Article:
As writers we play the infinitely difficult Where’s Wally of reader spotting. But locating those pesky readers is more tortuous than tweezing your granddads nasal hair, and yet, it is THE most important thing we do.
As I draw nearer to handing my book to beta readers, the prospect of completing it, having to press publish and my labour of love subsequently disappearing into the utterly saturated Amazon rainforest of books, never to be seen again, is becoming frighteningly real.
In an attempt to prevent the only people buying my book being mumsy and wifeypoos, I read 3 marketing books last month:
Joanna Penn’s How to Market a Book
Nick Stephenson’s Supercharge Your Kindle Sales
And Tim Grahl’s Your First 1000 Copies
The whole point of my blog is to share what I learn on this sanity testing journey to authordom and what did I learn? Well, I’m resolute on the fact finding your readers will always be the holy grail of authorlyness and because it’s the holy grail, not all of us will find it. BUT, I also learnt a whole heap of other neat tricks to help us along the way, as well as finding an answer to the 64 bergillion dollar question, should an author blog…?
I learnt a shit ton of stuff, so I’ve split this post into two.
So here are 9 ways to help you find your audience, this week I bring you way one to five.
WAY ONE – DEFINE YOUR AUDIENCE
There’s nothing like specificity when you’re trying to achieve something and defining your audience is THE number one rule, I actually learnt that from beta reading Bloggers Bash attendee Cynthia’s super helpful book: Write Your Marketing Strategy.
Before you try and con yourself with the ol’ ‘I don’t write in a genre’ adage, just remember what you’re trying to do… sell books. Not having a genre is fine, as long as you can define your audience, and don’t kid yourself, your audience, ain’t ‘everyone’. If you don’t know who your audience is and you’ve finished your book, shame yourself with a bout of rhythmic slapping until you rid yourself of bullshit and then start frantically researching other books like yours until you find the answer.
Once you have the answer, define them, and by that I mean ask yourself questions like:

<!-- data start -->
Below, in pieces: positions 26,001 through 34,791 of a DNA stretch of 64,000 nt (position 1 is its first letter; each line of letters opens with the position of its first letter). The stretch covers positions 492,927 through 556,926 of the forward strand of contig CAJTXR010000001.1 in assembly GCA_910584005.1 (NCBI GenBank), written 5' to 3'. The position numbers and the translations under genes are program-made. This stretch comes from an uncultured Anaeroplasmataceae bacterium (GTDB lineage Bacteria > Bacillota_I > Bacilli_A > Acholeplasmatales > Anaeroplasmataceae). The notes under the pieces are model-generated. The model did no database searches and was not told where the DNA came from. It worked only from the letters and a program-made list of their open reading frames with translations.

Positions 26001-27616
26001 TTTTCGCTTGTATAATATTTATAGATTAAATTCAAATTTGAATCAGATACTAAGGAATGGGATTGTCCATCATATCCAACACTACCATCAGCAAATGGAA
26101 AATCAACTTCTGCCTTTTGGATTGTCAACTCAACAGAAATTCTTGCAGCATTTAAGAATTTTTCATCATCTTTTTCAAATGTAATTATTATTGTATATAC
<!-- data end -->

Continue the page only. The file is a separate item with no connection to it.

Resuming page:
- How old are your target audience?
- What hobbies or interests might they have?
- Are they employed?
- What social media do they use?
- What else might they read either in your genre or outside of it?
Even knowing the answer to some of these questions makes it easier for you to target your readers. Knowing the answers means you can both tailor your marketing to their needs and wants and target said marketing in the right places.
WAY TWO – THE MEANINGFUL LOVE FEST
The mantra the experts are touting (and they really are touting it, the phrase seems to have been coined in some kind of new wave brain washing literary love fest) is to make ‘real’ meaningful connections with people. Apparently, that stops the car salesman feeling when you drop the equivalent of a author C-bomb by emailing your subscribers and possibly, maybe, gently pointing out the fact your latest book is published.
Their ethos is – if you’re providing quality material, being super helpful and someone signed up to your list, then they do want to hear from you. So stop beating yourself up with greasy car salesmen, no body likes them, someone’s got to sell cars and frankly that fetish is just weird.
I’m not sure any of the books actually defined what meaningful connections were, but if I were to scratch my noggin I’d say it’s connecting with people in a way that provides them with something they want or need, thereby making them want to come back to you again. #WinWin. You get a reader and they get what they want.